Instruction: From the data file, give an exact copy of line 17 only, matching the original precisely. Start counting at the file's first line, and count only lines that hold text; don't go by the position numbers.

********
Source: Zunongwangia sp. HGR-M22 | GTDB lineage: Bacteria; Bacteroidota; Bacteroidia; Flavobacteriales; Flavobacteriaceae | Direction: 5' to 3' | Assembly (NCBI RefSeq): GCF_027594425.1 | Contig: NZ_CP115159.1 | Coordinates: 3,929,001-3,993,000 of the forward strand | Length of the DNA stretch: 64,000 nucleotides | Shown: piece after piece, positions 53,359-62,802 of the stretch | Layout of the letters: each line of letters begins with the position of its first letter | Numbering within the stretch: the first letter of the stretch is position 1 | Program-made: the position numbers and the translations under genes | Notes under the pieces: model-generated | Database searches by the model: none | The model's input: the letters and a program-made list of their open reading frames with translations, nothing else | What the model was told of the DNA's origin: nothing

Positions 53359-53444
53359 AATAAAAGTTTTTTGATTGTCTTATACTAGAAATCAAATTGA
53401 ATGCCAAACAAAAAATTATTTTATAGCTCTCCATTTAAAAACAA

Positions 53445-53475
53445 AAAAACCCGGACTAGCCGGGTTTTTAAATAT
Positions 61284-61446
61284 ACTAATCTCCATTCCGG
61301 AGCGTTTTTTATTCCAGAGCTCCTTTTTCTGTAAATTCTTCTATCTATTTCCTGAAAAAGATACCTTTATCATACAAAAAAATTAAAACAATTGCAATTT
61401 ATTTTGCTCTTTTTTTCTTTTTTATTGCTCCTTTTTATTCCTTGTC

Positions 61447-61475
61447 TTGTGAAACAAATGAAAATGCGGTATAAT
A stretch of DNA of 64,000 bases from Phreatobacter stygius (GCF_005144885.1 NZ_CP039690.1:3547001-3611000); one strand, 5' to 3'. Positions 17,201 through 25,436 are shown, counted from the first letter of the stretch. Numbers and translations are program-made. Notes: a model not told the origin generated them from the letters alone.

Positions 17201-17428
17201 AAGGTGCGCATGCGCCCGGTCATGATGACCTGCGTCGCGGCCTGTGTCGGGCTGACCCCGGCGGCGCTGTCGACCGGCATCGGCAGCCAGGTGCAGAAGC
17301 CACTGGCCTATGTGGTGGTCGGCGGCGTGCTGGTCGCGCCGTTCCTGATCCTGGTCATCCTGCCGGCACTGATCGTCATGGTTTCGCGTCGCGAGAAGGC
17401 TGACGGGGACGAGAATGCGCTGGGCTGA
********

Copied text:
17401 TGACGGGGACGAGAATGCGCTGGGCTGA